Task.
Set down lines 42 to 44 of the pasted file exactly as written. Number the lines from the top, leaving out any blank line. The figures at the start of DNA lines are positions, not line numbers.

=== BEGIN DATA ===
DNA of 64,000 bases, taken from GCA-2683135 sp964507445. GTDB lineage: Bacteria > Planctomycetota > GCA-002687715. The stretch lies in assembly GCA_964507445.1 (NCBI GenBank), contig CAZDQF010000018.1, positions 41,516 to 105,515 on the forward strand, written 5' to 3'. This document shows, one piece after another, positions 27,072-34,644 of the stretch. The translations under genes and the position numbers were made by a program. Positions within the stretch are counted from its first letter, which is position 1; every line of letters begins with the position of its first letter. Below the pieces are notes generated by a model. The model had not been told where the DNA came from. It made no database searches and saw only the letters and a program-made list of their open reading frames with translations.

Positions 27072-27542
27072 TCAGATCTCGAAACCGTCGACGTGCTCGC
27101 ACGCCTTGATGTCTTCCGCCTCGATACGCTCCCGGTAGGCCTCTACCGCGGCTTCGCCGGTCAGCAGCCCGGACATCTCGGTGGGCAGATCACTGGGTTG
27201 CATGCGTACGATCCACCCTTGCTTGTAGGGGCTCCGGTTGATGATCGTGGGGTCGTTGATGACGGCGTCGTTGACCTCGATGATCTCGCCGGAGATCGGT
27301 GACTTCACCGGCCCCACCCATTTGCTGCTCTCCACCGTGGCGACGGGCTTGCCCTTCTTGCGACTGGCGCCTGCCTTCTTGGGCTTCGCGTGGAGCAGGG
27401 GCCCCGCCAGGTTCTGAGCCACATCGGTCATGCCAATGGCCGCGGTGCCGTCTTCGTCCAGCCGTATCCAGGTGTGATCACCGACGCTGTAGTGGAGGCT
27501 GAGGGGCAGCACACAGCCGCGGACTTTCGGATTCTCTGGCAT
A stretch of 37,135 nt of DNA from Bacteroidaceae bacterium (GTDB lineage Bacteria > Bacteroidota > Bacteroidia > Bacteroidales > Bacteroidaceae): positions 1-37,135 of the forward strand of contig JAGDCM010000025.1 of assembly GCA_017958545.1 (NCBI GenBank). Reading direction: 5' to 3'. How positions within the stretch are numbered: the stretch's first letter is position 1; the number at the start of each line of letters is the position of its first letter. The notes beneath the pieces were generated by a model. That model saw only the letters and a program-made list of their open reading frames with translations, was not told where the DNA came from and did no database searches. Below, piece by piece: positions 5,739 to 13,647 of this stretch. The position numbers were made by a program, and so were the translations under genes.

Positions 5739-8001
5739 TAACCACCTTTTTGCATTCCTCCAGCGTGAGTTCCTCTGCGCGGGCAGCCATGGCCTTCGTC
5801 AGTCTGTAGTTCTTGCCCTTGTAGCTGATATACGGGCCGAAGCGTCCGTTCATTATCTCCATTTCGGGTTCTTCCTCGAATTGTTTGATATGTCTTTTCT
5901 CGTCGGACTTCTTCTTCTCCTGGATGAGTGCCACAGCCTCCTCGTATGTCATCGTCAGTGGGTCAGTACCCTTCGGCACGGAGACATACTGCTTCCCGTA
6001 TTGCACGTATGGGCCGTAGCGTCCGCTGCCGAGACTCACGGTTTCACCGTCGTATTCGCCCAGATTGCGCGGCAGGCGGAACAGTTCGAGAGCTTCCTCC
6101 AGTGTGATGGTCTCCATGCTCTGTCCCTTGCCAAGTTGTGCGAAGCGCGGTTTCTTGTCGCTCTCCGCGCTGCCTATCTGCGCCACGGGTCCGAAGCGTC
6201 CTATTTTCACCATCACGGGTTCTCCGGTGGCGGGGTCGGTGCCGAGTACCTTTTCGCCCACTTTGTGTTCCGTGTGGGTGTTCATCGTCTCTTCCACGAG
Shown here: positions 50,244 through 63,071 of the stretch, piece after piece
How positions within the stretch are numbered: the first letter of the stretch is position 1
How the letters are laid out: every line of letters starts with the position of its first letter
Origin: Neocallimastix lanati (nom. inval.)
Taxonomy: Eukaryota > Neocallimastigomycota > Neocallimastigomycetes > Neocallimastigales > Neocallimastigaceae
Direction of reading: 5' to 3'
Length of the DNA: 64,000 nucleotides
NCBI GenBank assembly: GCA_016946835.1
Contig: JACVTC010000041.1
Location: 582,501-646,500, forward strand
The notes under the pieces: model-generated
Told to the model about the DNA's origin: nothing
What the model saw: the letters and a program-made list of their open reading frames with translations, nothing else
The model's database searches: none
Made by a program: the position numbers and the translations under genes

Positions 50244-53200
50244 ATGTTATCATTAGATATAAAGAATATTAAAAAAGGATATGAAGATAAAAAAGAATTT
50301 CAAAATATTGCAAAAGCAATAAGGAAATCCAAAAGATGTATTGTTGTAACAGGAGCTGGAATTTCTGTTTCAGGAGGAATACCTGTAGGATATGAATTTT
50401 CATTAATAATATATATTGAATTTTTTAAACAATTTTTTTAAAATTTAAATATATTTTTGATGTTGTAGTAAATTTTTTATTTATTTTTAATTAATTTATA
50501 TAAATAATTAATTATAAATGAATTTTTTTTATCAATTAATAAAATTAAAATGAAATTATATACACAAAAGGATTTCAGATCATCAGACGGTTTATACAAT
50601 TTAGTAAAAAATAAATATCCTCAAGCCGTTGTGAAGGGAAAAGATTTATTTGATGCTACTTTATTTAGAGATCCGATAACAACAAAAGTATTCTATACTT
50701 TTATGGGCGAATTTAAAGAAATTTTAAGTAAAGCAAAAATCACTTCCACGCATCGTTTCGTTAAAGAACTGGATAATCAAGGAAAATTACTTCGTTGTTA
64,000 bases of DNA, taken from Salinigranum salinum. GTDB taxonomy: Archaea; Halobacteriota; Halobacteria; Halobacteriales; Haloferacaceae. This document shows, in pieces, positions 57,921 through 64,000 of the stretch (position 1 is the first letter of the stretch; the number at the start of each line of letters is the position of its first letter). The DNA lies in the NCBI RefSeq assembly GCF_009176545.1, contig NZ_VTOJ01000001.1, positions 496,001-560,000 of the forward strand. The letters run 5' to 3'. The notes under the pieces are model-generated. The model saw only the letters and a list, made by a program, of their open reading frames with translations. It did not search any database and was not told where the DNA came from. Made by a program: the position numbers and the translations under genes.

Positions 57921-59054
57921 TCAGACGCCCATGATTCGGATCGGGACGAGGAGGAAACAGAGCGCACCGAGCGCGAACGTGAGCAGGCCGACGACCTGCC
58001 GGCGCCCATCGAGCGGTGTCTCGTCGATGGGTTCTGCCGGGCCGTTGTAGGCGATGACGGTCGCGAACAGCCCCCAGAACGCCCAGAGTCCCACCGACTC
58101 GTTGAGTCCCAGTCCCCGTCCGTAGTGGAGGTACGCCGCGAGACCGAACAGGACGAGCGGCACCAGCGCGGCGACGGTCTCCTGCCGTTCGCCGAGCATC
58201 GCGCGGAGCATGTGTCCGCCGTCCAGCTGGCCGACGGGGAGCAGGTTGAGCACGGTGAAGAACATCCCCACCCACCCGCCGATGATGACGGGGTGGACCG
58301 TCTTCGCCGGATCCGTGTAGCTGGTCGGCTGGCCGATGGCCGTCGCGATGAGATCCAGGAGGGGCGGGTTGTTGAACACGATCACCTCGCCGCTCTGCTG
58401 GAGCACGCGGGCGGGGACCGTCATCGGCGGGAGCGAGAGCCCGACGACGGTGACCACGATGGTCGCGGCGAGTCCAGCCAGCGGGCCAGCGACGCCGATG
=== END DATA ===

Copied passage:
58001 GGCGCCCATCGAGCGGTGTCTCGTCGATGGGTTCTGCCGGGCCGTTGTAGGCGATGACGGTCGCGAACAGCCCCCAGAACGCCCAGAGTCCCACCGACTC
58101 GTTGAGTCCCAGTCCCCGTCCGTAGTGGAGGTACGCCGCGAGACCGAACAGGACGAGCGGCACCAGCGCGGCGACGGTCTCCTGCCGTTCGCCGAGCATC
58201 GCGCGGAGCATGTGTCCGCCGTCCAGCTGGCCGACGGGGAGCAGGTTGAGCACGGTGAAGAACATCCCCACCCACCCGCCGATGATGACGGGGTGGACCG